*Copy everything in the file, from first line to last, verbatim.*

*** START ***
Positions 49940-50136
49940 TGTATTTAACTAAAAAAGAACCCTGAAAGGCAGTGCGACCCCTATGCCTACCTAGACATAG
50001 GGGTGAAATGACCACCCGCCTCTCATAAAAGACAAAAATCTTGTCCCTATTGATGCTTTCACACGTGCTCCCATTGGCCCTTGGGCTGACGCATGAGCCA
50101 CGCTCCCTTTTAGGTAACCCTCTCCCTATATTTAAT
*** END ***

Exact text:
Positions 49940-50136
49940 TGTATTTAACTAAAAAAGAACCCTGAAAGGCAGTGCGACCCCTATGCCTACCTAGACATAG
50001 GGGTGAAATGACCACCCGCCTCTCATAAAAGACAAAAATCTTGTCCCTATTGATGCTTTCACACGTGCTCCCATTGGCCCTTGGGCTGACGCATGAGCCA
50101 CGCTCCCTTTTAGGTAACCCTCTCCCTATATTTAAT